I have a belligerent faith in books because they provide an extended, crafted argument in a world increasingly dominated by passing headlines, talking points, blurbs, pundits, scandal, and hype.

In many major news stories affecting our lives, books have become the final say.

So it was with distinct pleasure that I found myself reading Pamela Druckerman’s Lust in Translation: The Rules of Infidelity from Tokyo to Tennessee when John Edwards admitted to having an affair. If only I had picked it up during the Spitzer Scandal! Clinton! Kobe! It’s so applicable!

Lust in Translation by Pamela Druckerman

When the shit first hits the fan or when the dust finally settles, books are there to provide a welcome breath of analyzed, reasoned lore.

For her anthropological romp on infidelity, Druckerman discusses the cheating lives of citizens in America, France, Russia, Japan, Africa, and China, weaving statistics with anecdotal research with the casual ease of a smart, interesting friend after two glasses of wine. It’s all very interesting, as captivating as a light, breezy travelogue as we visit Hasidic Jews in Brooklyn and polygamist Muslims in Indonesia.

While hard facts on infidelity are inherently difficult to obtain, this much emerges: Americans, the British, and the French are, despite the scandals and the railing of puritanical moralists, decidedly chaste; Russians and Africans, however, much less so.

The politics of professional sport’s sexual culture and the (in booming voice) “marriage industrial complex” both seemed so interesting as to warrant their own books.

The next time a sex scandal breaks, say, a professional athlete is found cheating with some random girl he just met, remember Max Clifford, the publicist who explains how young girls go to clubs with targets and call his office so as to determine which john would garner the highest compensation in exchange for a “story” with said individual.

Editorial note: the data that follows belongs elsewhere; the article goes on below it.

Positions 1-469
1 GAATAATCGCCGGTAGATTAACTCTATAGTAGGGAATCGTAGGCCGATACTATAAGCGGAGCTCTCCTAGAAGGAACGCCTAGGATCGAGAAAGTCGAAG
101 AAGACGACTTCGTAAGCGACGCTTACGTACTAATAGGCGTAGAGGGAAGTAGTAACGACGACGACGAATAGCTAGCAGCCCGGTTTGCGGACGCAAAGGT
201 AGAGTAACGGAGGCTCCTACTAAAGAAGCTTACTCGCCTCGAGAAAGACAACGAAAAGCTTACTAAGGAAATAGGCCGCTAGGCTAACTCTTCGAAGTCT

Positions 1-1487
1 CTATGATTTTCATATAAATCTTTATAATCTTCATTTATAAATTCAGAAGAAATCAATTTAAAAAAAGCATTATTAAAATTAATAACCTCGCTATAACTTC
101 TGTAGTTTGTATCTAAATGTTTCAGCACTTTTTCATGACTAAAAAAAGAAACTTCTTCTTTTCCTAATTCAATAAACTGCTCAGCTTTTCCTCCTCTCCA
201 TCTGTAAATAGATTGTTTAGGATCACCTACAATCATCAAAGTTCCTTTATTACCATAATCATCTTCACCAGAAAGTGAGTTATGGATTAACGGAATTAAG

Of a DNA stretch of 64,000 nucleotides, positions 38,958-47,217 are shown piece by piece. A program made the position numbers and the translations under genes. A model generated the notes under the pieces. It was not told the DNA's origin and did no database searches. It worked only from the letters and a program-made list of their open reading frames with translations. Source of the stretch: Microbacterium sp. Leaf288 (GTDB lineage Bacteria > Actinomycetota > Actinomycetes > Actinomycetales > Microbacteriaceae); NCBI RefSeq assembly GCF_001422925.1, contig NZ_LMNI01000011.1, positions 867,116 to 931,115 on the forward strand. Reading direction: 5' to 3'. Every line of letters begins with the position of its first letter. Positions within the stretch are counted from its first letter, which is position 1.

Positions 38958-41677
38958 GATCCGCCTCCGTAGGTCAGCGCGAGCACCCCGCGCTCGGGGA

And in a real coup, Authwhore has received its most prestigious endorsement yet. A 1950’s Ladies Home Journal “advised its readers that the way to hold on to a husband isn’t to lose weight and buy new lingerie, it’s to ‘read, read, read! And then talk about books, articles, movies, and news together…’”

That’s right. Because Reading is Sexy.

Look for the Authwhore diet books next Spring.



Books Can Control Your Mind Like TV

August 14th, 2008 at 6:33 pm

A new study by researchers reveals that emotions are affected in exactly the same way, regardless of whether you are reading or watching TV.

This is good and bad news.

Good news for us sensible folk dismayed by the puritans blaming society’s ills on Grand Theft Auto and the like.

Bad news for us sensible folk bothered by the puritans railing against books and campaigning to have them banned.

But of course, there are some fine lines to be distinguished in all of this. Books, nor television, is a monolithic medium to be generalized en masse. I have quite a different experience watching Wipeout or America’s Funniest Videos than I do Jeopardy or Seinfeld or 8 1/2. Same goes for reading Zadie Smith or Hunter S. Thompson versus reading someone like Michael Crichton.

But one thing is sure that I wish the study would have explored to verify my lifetime thesis: Reading is Sexy.

Sexier than the boob tube for sure.



The Aug. 11 & 18, 2008 New Yorker Cover is Tasteless and Offensive

August 13th, 2008 at 8:00 am

Future Memories Aug. 11 & 18, 2008 New Yorker Cover by J.J. Sempe

The “artwork” is by J.J. Sempe, a New Yorker contributor since 1978, and is called “Future Memories.”